Friday, 27 March 2020

Lockdown for Dummies

Welcome, everyone! Welcome to lockdown-land! What took you so long? Those of us in Italy have been waiting for you for over two weeks. Never mind! It's great to see you all! Forgive me if we don't shake hands.

There's no need to be frightened. You're much safer here. What's that? You're worried it will be difficult? Maybe a little challenging to your mental health? Ha ha! Nonsense! Your mental health will be fine -- unless of course you try to stay sane.

It can be difficult in the beginning, when everyone has a positive attitude. Video classes for the kids, virtual meeting rooms for work, WhatsApp messages in emoji overload, sourdough in the oven, collective singing and applause from the balconies. I assure you it will pass. For now, it's for your own good. The more of it you endure, the faster you'll reach a pleasant state of lunacy.

Social media is invaluable. If you're one of those unfortunate individuals of an especially robust temperament, unflappable, taking everything in your stride, then fear not: you can rely on Facebook, Instagram and Twitter to relentlessly pulverise your mind. You might keep it together through the first forty articles of tips to organise your day, lists of books to read and documentaries to watch, boastful posts on the glories of lockdown zen, and whizz-bang science experiments to impose on your imprisoned children -- but eventually you will crack.

Do not go outside. That only prolongs your grasp on normality. Be thankful if you are in one of those countries where you are not allowed outside, except for food. It is like that in Italy. At first I found an excuse to go shopping every day. I also snatched at every opportunity to take out the trash. The rubbish bins suddenly became one of the most popular Italian travel destinations.

Thankfully Roman rubbish collectors have embraced the new trend. Once upon a time, garbage collection was a citywide disgrace. Over Christmas, our bins went weeks without being emptied. The food waste bin was full within two days, and after that, my desperate neighbours piled their green biodegradable bags on top. I watched in horror as the oozing pile of bags grew higher. In the New Year, the situation improved. Rubbish collection became regular and then, to the astonishment of all -- frequent. Was it a Christmas miracle? Did Babbo Natale pay attention to all those parents who shoved past their kids at the shopping mall to climb onto Santa's lap and beg for better waste management, and bring the city a brand new recycling plant? Or was it just some old-fashioned busted kneecaps? Whatever it was, it was nothing compared to their current fastidiousness.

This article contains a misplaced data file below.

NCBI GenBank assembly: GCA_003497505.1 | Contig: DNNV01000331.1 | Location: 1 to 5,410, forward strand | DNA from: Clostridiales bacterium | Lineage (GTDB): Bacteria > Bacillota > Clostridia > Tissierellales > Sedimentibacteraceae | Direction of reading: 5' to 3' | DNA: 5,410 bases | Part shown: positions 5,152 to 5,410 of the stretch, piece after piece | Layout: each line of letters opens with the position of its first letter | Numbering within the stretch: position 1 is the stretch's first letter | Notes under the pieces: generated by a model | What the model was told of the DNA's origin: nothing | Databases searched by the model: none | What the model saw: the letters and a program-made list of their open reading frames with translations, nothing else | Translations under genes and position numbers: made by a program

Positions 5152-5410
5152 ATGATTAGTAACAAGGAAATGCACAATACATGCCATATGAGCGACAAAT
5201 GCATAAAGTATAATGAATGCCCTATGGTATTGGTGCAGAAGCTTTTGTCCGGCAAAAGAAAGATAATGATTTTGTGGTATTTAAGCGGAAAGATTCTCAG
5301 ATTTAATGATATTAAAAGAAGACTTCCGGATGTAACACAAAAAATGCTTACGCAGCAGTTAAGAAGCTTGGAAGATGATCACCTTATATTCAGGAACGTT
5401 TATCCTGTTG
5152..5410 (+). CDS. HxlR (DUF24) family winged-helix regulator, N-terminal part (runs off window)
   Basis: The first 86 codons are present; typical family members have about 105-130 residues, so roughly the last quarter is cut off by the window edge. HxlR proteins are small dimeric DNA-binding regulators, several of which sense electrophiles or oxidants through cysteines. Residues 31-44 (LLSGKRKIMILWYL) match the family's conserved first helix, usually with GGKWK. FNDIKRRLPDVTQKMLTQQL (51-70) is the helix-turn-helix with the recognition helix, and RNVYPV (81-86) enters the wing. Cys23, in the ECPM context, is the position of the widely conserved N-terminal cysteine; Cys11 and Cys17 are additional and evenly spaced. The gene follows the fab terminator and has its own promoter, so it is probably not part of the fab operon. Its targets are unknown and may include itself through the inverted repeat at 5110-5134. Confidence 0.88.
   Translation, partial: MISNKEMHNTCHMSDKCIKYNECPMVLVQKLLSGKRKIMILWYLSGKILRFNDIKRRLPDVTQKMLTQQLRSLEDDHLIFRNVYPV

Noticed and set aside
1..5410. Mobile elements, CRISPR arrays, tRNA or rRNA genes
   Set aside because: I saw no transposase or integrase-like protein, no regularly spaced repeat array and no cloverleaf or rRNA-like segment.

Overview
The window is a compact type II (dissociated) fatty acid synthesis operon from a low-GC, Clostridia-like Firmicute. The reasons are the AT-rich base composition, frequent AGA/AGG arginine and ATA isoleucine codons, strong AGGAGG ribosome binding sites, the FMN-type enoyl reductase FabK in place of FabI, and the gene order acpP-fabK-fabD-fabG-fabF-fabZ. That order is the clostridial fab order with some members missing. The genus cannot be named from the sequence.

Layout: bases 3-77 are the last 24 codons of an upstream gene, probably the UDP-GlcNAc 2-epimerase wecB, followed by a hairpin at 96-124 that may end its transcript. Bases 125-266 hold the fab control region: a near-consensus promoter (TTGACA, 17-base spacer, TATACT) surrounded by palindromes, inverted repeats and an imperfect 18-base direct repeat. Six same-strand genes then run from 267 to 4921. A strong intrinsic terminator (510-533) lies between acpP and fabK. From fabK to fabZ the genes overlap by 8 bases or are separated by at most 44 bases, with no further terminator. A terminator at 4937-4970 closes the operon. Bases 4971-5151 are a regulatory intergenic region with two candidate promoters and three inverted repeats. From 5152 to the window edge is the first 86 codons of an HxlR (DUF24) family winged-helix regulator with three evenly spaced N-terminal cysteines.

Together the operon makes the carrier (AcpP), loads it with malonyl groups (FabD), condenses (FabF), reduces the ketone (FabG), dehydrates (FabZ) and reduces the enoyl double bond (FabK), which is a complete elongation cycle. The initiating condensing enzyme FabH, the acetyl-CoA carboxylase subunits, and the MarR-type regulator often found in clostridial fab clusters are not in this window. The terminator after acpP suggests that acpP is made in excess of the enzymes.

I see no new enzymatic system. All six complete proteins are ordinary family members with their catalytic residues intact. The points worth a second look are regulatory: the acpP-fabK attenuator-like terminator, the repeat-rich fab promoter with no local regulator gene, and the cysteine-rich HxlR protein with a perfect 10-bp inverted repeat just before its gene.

The trips to the bins soon end. Human avoidance becomes instinctual. Leaving the apartment feels unnatural. Now taking out the trash feels as furtive and despicable as robbing my child's piggy bank. The sooner the edge of the universe shrinks to the walls of your home, the better. There is nothing going on out there that you want to know about.

Except that you want to know everything! You re-load the news pages relentlessly. You bounce fitfully from one virus tracker to another. You spy a brief glimmer of global hope when you read about dolphins in the Venetian canals, only to discover a minute later that the story was fake. Along the way you read countless articles advising you to limit your news intake. Pish and posh! Repeated news overdoses are your ticket to the mental nirvana of drooling and gibbering. Once you're there, the next two months will go by in a blur.

Just a minute, you protest. What about the children? Who will look after them while I am rocking gently back and forth in the bathtub? I'm glad you brought that up. It is essential that you practice nervous collapse responsibly.